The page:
Medullary Cystic Kidney Disease/Nephronophthisis

National Organization for Rare Disorders, Inc.

It is possible that the main title of the report Medullary Cystic Kidney Disease/Nephronophthisis is not the name you expected. Please check the synonyms listing to find the alternate name(s) and disorder subdivision(s) covered by this report.


  • Renal-Retinal Dysplasia with Medullary Cystic Disease
  • Cystic Disease of the Renal Medulla
  • Cysts of the Renal Medulla, Congenital
  • Polycystic Kidney Disease, Medullary Type
  • Uromodulin Associated Kidney Disease
  • Familial Juvenile Hyperuricemic Nephropathy
  • Loken-Senior Syndrome

Disorder Subdivisions

  • Nephronophthisis
  • Medullary Cystic Kidney Disease

General Discussion

Medullary cystic kidney disease/nephronophthisis describes a number of different conditions that have the following features in common:

(1) They are inherited.
(2) Kidney disease develops, and dialysis or kidney transplant is required for treatment at some point.
(3) Affected individuals sometimes, but not always, produce very large amounts of urine over the course of the day and may suffer from bed-wetting.
(4) CAT scans or ultrasounds identify cysts in the middle (medulla) of the kidney in some, but not all, patients.
(5) Gout develops in some types of this disease.

These diseases can be divided into two groups or subtypes.

The first group, termed nephronophthisis, is characterized by an autosomal recessive inheritance. This means that affected children must inherit two genes for the disease that have a mistake (mutation) in them. There are at least four types of nephronophthisis. All four types are associated with the production of large amoungs of urine. All four types are associated with the production of large amounts of urine early in life and bedwetting. In type 1, kidney failure develops at about age 13. In type 2, kidney failure usually develops from 1 to three years of age. In type 3, kidney failure develops at about age 19, and in type 4, kidney failure develops in the teenage years. In addition, about 15 percent of people with nephronophthisis also experience visual impairment caused by degeneration of the retina of the eyes (renal-retinal dysplasia).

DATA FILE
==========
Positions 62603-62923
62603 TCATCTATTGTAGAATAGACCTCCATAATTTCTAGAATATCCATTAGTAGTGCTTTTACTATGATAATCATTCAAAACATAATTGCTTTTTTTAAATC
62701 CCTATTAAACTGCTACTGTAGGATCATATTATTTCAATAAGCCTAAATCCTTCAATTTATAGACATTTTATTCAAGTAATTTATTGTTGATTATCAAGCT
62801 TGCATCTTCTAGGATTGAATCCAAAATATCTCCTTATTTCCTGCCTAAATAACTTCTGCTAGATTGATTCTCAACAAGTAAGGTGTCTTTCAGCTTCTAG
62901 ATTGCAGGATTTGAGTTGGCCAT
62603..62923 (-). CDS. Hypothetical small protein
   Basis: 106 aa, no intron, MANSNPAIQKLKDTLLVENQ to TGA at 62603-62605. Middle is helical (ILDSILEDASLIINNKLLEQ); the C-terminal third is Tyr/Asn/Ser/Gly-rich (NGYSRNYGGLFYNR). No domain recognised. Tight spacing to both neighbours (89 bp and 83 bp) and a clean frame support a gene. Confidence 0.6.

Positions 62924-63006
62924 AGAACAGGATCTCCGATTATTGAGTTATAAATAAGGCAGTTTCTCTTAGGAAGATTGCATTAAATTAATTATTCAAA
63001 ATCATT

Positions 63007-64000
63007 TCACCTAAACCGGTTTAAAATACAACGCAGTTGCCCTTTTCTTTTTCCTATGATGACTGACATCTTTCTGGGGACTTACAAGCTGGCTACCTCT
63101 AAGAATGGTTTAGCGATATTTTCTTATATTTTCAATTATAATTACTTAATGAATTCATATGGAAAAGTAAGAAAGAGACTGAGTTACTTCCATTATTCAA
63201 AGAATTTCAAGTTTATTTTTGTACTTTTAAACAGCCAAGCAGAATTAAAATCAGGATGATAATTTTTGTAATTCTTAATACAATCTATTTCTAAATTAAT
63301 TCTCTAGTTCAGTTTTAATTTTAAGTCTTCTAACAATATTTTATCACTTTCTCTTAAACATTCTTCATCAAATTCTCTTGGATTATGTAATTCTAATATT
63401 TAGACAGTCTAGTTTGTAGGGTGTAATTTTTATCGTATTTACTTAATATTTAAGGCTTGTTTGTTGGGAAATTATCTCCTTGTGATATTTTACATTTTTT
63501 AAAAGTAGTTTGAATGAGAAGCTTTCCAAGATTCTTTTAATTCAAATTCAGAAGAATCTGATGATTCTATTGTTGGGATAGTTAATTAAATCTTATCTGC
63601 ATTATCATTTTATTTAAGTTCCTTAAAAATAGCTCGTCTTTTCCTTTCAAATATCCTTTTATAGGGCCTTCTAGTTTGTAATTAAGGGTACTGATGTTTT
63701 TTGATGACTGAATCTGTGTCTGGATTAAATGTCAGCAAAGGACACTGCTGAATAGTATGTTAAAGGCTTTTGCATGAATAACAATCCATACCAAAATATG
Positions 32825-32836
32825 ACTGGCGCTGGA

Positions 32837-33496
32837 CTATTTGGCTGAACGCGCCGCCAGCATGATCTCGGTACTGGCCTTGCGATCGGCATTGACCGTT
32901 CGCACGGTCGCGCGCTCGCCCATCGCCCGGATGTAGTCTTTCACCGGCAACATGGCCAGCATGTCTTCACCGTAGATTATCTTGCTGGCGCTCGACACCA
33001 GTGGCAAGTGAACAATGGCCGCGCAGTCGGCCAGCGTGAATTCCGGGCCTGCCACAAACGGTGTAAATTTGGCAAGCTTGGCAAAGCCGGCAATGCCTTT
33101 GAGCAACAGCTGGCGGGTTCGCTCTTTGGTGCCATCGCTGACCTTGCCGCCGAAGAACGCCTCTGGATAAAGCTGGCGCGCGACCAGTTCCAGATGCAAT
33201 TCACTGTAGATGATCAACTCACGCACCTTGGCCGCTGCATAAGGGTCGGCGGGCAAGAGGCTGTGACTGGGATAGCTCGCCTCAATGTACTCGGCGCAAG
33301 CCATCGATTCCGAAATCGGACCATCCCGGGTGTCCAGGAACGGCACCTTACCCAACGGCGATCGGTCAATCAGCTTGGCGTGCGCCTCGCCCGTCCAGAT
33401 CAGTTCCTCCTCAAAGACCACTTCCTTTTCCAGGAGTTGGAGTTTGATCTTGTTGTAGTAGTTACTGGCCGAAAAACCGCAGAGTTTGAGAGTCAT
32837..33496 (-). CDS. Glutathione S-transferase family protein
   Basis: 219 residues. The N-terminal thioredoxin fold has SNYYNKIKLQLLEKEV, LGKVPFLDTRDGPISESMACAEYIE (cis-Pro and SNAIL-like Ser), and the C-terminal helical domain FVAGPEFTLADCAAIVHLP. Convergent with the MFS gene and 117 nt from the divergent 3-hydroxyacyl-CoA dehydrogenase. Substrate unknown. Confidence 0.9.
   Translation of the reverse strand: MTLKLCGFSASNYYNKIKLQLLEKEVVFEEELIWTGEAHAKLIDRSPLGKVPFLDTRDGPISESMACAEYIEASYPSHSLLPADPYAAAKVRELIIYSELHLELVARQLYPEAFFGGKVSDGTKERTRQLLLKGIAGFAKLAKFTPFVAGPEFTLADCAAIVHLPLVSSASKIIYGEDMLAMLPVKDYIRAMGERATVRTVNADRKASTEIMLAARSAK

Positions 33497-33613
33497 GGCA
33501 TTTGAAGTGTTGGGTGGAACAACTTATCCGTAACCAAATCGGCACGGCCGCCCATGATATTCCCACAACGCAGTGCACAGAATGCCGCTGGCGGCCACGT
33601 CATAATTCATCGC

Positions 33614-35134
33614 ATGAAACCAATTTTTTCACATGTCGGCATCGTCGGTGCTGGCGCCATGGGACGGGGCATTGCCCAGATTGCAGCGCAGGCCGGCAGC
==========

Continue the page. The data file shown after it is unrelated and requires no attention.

The second group, termed medullary cystic kidney disease, is characterized by autosomal dominant inheritance. There are at least two types of medullary cystic kidney disease, and kidney failure develops between ages 30 and 70. Gout is frequently present in medullary cystic kidney disease type 2. [For more information on this disorder, see the section on familial juvenile hyperuricemic nephropathy, which is the same disease.]


March of Dimes Birth Defects Foundation
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American Kidney Fund, Inc.
6110 Executive Boulevard
Suite 1010
Rockville, MD 20852
Tel: (301)881-3052
Fax: (301)881-0898
Tel: (800)638-8299

National Kidney Foundation
30 East 33rd Street
New York, NY 10016
Tel: (212)889-2210
Fax: (212)689-9261
Tel: (800)622-9010

American Urological Association Foundation
1000 Corporate Blvd.
Linthicum, MD 21090
Tel: (410)689-3700
Fax: (410)689-3800
Tel: (866)746-4282

NIH/National Kidney and Urologic Diseases Information Clearinghouse
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Bethesda, MD 20892-3580
Tel: (800)891-5390

MUMS National Parent-to-Parent Network
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Green Bay, WI 54301-1243
Tel: (920)336-5333
Fax: (920)339-0995
Tel: (877)336-5333

Genetic and Rare Diseases (GARD) Information Center
PO Box 8126
Gaithersburg, MD 20898-8126
Tel: (301)251-4925
Fax: (301)251-4911
Tel: (888)205-2311
TDD: (888)205-3223

For a Complete Report

For a Complete Report

This is an abstract of a report from the National Organization for Rare Disorders, Inc. ® (NORD). A copy of the complete report can be obtained for a small fee by visiting the NORD website. The complete report contains additional information including symptoms, causes, affected population, related disorders, standard and investigational treatments (if available), and references from medical literature. For a full-text version of this topic, see

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